Who remembers the dress?
Was it white and gold or blue and black?
That was a pretty intense time for offices all around the world.
How do you align your toilet paper? Are you team sheet over or behind?
If you don't know what I'm talking about, you might want to check out the extremely well sourced, 6000-word article on the topic, 'Toilet Paper Orientation'.
Let's take it back a bit, who remembers the Britney/Madonna kiss? What about the first time you left your house and saw a scandalous young lady showing off a bit of ankle? A bit before your time? Well, that's the point. By definition, for something to be controversial, it simply has to incite debate between people. Those are, or at least were, all considered controversial in their time. And whether it’s the merits of capitalism or what the best sci-fi TV show is, controversy is both contemporary and broad. What was controversial 50 years ago is commonplace now.
Generally, when we are asked to think about a controversial topic, we tend to drift towards religion, politics, or tragedy. However, according to Douglas A. Marshal's journal 'A Theory of Ritual Practice', it is much less defined as people simply care deeply about anything under these 3 main categories:
If you want to pierce the hardened membrane of society's consciousness, few tactics work better than probing one these categories and stirring the general public's pot a little bit. The real challenge is trying to ensure the debate you initiated doesn't bite back to harm your brand. Once you've started a conversation, you have no true control of where it will lead.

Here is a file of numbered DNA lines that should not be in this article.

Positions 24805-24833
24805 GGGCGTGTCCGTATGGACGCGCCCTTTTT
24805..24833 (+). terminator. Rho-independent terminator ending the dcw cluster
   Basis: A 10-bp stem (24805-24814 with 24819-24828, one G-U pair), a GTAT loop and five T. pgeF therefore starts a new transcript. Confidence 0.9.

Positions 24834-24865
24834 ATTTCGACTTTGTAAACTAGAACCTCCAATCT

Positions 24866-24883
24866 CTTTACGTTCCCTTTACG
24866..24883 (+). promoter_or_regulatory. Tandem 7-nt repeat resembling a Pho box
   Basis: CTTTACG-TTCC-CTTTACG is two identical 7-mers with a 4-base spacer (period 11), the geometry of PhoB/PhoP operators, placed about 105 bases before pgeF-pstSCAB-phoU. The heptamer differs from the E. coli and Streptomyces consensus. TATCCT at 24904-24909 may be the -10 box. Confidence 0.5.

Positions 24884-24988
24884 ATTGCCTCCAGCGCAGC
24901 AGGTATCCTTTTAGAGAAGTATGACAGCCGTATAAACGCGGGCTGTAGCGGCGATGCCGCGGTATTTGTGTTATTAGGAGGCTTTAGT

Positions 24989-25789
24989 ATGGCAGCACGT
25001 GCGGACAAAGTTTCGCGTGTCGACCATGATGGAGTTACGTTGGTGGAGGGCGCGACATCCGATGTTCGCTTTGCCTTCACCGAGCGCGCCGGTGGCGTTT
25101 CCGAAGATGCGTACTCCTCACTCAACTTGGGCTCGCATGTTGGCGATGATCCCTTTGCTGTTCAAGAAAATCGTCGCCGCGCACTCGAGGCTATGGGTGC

If you want to dabble in a bit of controversy as a brand, you've got to play it smart. Ask yourself these questions:
1. What kind of controversy do you want to create?
2. Is your brand directly associated with the controversy?
3. What are you going to do if it all backfires?
For a brand, controversy is like playing with fire. It might keep you warm and give you a hot meal, or it might burn down everything you love. It has the potential to render your relatively obscure brand an overnight sensation, or cripple a 100-year dynasty.
Creating debates around topics people relate closely with but have no real skin in the game are usually the safest bets, like the toilet roll article. However, even topics which people care deeply about can be ventured if it handled as objectively as possible. Most of the time, especially in this Twitter age, the brand just serves as a platform for others to share their views.
The other, much riskier, direction you could go is down the shocking/ taboo path. This is more unpredictable as it puts your brand front and center of the action. People will still debate each other, but this time they will debate your brand and the views you decided to associate with. If you pick the wrong side, you are going down.
However, no advertising campaign is ever completely safe. Like I said, even the best-laid plans can still result in a burnt down brand.
Bad publicity is definitely a thing.
Riding the line
When Oreo released the image of the rainbow-filling cookie on their Facebook page during Pride, it garnered 55,000 likes and over 30,000 comments in under an hour. They were mostly supportive and Oreo came across as a genuinely conscientious brand at a time when that truly matters.
It might seem like a safe bet today and the ad might even seem lazy, but there were many smart choices made within this simple advert.